AKC Dog Breeds: Japanese Chin

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Toy Group
Height: 7-11 inches   Weight: 4-15  pounds  Color: Black and white, red and white, or black and white with tan points

The Japanese Chin is a small, well balanced, lively, aristocratic toy dog with a distinctive Oriental expression. It is light and stylish in action. The plumed tail is carried over the back, curving to either side. The coat is profuse, silky, soft and straight. The dog’s outline presents a square appearance. The Japanese Chin has a long history that is often clouded in mystery. Some researchers suggest that the ancestors of these dogs first appeared in Japan around the year 732 AD, and were given as gifts from the rulers of Korea to the Japanese royal family. On the other hand, other researchers attribute the ancestors of the Chin to breeds that were of Chinese origin. It has been suggested that Portuguese sailors introduced the breed to Europe in the 1600's. The story is that they gave the breed to Catherine of Braganza, Queen Consort to King Charles II of England. It was two hundred years later when an American naval officer, Commodore Perry, helped to make this dog famous in England. In 1853, after he returned from Japan, he presented a breeding pair to Queen Victoria.  Commodore Perry is also credited with bringing the breed to America when he gave another pair to the President of the United States. The breed was registered with the AKC in 1888.

General Appearance
The Japanese Spaniel is also called the Japanese Chin or Chin. It is a dainty little spaniel with a short, broad face, and a soft, feathered coat. A thick ruff covers the neck and chest. The forehead is quite round, with a well-defined stop. The nose is wide and the nostrils open. It has an extremely short nasal canal. Black & white Japanese Chins must have black noses. In other dogs, the nose color should match the color of the coat markings. The expressive, protruding eyes are dark and almond- shaped. The teeth form a level or undershot bite. The upside-down, v-shaped ears are well covered with hair. The body is about the same length as it is high. The front legs are straight and fine-boned. The coat comes in white with colored patches, most often black, but sometimes red, lemon, orange, sable or brindle. The feathered tail curls up over the back.  The Japanese Spaniel has an elegant high-stepping gait.


Gentle and affectionate, yet playful and spirited, the Japanese Chin is a small dog with a big personality. These dogs can make ideal companions, and enjoy receiving and giving attention. The Japanese Chin loves to be cuddled and enjoys his creature comforts. This is not the right breed for those that do not have the time to commit to a pet, as the Japanese Chin thrives on attention and love from his owner. These dogs are responsive and intelligent, which makes training easier, and they are perfect for inexperienced dog owners and senior citizens as well as for more experienced dog owners. Although some Japanese Chins can be difficult to housebreak, obedience training should not prove too much of a problem using positive methods. The Japanese Chin is a climber, and you can expect to find him climbing all over your furniture. This is a small dog, and does not appreciate being handled roughly, hence although he gets on well with children he is best around older and gentler children. Some Japanese Chin can be aloof or nervous around strangers, whereas others will be quite polite - early socialization is important in order to minimize on timidity. The Japanese Chin does get along well with other pets, and therefore is a good choice for those with family pets. For those unable to provide much exercise for their pet, the Japanese Chin is well suited, as he simply needs a secure, fenced area to play in.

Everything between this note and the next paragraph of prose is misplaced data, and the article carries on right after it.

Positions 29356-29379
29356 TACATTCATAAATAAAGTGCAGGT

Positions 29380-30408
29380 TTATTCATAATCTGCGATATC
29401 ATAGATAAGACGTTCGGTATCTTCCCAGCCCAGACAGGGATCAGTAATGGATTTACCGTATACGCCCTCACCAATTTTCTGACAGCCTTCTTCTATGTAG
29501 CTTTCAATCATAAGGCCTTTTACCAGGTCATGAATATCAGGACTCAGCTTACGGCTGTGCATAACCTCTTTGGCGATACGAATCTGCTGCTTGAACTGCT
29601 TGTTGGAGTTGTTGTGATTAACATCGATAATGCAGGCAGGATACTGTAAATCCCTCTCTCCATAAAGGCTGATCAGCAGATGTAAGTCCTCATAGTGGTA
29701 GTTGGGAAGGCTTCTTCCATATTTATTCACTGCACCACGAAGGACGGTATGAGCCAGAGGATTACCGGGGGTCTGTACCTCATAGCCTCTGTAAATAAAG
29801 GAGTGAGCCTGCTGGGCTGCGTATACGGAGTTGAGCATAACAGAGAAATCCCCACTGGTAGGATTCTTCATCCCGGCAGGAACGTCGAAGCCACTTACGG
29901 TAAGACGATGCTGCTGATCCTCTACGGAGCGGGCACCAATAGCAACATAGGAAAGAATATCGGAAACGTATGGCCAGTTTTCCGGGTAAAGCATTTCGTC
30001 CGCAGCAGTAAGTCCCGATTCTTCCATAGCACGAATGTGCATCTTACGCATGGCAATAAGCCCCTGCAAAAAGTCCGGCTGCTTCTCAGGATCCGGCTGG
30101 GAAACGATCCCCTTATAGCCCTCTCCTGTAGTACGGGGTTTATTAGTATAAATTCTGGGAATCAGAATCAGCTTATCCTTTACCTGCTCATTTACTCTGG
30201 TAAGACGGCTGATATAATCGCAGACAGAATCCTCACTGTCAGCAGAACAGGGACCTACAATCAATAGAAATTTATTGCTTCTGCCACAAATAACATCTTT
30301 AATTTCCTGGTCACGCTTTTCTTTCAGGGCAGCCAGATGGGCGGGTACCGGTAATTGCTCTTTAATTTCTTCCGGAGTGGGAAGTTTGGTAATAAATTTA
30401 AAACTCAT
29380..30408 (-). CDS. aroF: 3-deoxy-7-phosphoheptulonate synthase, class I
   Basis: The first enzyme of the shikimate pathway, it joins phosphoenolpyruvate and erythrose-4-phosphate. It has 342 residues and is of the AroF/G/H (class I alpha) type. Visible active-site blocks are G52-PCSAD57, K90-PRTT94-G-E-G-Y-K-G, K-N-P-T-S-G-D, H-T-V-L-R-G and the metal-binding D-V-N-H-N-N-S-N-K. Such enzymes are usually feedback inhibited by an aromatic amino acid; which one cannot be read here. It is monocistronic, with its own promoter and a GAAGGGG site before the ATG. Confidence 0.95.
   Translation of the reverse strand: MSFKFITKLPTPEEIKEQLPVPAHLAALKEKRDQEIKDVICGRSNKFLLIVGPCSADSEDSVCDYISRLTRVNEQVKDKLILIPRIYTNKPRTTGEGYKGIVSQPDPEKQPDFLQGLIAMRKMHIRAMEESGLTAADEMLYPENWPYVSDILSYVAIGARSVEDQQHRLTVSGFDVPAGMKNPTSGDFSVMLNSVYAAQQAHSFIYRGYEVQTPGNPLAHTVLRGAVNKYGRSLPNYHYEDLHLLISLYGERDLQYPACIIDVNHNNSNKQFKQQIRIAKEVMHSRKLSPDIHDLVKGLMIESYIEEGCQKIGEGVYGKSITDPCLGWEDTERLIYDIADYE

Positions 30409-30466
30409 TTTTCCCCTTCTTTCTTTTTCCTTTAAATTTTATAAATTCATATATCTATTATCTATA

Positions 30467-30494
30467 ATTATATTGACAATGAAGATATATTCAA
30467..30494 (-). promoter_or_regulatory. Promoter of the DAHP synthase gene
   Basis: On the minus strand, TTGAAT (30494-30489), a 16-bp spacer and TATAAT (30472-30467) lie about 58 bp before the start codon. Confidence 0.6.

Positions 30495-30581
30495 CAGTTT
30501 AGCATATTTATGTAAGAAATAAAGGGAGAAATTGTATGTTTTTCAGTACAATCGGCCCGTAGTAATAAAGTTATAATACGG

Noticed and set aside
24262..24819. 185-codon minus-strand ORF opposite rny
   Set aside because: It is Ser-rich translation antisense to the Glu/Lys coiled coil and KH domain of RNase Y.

The Chin is an easy breed to care for and it only takes a few minutes each day to keep the coat looking wonderful. The owner should comb out tangles that occur in the coat. The coat is a single layer, silky and straight and is not prone to matting. This breed is an average shedder. You should clean the eyes every day and check the ears regularly for any signs of possible infection.

Health Problems and Life Expectancy

The life expectancy of the Japanese Chin is around 12-14 years, and there are a number of health problems associated with this breed. This includes sensitivity to chemicals and drugs, susceptibility to heatstroke and respiratory problems due to his short muzzle, luxating patella, seizures, cataracts, and PRA.

Activity Level

The Japanese Chin is a low level breed for exercise. It enjoys a walk, but care must be taken when walking the dog as other animals may attempt to attack it. The Chin can enjoy playtime within the home or apartment and that can suffice for its exercise. This can be very helpful for older owners who may not be able to participate in strenuous activities. The Chin is well suited to learning tricks and this, too, can suffice as exercise.


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